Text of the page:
I think Maximus Decimus Meridius (Gladiator) puts it best when he says, “What we do in life, echoes an eternity.” However, if he were talking about personal and business brands, I think he would change it to:
“What we do in personal branding echoes for eternity in our business brand.”
Well, I suppose we will never know for sure if he would agree, but for the purpose of this post, we will assume he does.
Whether you are an entrepreneur and/or a small business owner, there is a high probability that you personally represent the brand. This is most likely because you are literally the face of the company to the public. If the business is new and/or small enough, it most likely rises and falls with your successes and failures. The owner can probably be found running around trying to secure new business, working with vendors, developing the product, and so much more. Essentially, his or her name starts to become synonymous with the business. Think of Mark Zuckerberg, Jeff Bezos, and Steve Jobs. More often than not, you end up thinking Facebook, Amazon, and Apple. Although these companies are no longer small businesses, they all started that way and in their early years, these names were synonymous with their companies.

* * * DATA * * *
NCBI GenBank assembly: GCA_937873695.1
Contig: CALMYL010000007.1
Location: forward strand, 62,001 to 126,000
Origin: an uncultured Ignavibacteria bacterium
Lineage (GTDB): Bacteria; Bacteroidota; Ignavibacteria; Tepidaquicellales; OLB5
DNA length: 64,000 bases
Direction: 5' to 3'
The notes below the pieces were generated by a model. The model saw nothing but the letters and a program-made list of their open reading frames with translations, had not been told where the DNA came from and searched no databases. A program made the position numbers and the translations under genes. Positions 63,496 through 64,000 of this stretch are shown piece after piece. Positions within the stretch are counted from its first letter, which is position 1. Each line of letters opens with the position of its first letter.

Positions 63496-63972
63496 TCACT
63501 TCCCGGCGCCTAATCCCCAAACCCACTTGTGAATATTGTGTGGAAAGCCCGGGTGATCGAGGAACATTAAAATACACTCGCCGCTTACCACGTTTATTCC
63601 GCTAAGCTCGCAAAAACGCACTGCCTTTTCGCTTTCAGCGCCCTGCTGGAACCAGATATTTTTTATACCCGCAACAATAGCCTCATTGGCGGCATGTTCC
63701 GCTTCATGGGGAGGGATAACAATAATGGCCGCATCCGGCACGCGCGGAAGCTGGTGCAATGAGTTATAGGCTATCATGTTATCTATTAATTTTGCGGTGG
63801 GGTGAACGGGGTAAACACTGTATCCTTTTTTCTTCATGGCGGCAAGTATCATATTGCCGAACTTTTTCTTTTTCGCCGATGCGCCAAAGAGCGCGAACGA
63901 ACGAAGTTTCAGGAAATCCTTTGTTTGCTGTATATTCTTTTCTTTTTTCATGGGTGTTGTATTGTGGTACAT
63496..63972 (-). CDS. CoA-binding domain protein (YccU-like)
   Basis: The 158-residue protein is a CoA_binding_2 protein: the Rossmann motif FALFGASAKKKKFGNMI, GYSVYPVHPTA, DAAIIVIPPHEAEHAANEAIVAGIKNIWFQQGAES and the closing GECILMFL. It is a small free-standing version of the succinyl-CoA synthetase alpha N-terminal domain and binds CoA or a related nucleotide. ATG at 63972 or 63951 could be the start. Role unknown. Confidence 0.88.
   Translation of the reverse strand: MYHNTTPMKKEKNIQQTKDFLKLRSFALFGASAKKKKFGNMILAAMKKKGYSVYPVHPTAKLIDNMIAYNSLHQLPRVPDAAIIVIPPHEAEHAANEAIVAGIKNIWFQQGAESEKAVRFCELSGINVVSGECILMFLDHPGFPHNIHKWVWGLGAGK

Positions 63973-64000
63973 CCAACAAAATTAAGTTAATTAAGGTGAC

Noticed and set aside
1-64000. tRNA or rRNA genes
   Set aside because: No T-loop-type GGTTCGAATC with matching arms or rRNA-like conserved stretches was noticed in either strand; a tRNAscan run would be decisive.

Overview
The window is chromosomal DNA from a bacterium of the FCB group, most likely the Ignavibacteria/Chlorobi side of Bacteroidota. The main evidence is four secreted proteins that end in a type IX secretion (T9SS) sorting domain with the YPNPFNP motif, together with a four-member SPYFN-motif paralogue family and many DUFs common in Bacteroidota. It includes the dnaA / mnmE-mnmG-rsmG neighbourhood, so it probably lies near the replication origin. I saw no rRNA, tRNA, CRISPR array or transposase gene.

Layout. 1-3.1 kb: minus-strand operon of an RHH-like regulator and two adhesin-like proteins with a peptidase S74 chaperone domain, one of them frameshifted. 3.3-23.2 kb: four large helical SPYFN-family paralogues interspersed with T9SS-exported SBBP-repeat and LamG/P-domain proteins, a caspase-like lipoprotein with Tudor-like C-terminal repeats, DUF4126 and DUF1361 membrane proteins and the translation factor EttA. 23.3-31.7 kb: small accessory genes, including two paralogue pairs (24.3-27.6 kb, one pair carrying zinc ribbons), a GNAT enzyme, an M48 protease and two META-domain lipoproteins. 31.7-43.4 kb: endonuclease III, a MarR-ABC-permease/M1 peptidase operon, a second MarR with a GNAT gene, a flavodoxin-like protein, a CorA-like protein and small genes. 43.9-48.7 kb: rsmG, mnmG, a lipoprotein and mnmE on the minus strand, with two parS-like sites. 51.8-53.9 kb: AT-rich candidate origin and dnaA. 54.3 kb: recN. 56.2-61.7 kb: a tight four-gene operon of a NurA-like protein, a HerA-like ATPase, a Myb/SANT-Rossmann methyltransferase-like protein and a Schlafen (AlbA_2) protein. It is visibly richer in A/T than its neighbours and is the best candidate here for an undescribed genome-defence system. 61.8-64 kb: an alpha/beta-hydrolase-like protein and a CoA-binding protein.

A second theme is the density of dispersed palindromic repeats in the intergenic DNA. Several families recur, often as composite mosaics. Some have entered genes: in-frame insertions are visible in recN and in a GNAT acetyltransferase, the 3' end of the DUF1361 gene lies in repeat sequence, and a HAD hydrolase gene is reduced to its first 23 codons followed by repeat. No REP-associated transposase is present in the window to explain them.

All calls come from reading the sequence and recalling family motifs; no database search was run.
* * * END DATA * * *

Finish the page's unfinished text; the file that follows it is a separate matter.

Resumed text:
Ultimately, your name represents your personal brand and the smaller the business, the more likely your personal brand will affect your business brand. In the cases of Facebook, Amazon, and Apple this continues to be the case even as they reach significant sizes.
As a result, if your personal brand is strong, you can leverage it to create more opportunities for your business. The opposite is true of a weak personal brand. Consider Jack Dorsey (co-Founder of Twitter) and his departure from Twitter to launch his new start-up, Square. His personal brand was strong and finding the funding and support to launch the business was less difficult than it would have been otherwise. Although these are high profile examples, the concepts are exactly the same.
We are not all at the Jeff Bezos or Mark Zuckerberg level yet, however, that does not mean we cannot develop a strong brand within our own circles and even break into a few new ones along the way. Remember, Jeff and Mark had to start somewhere too.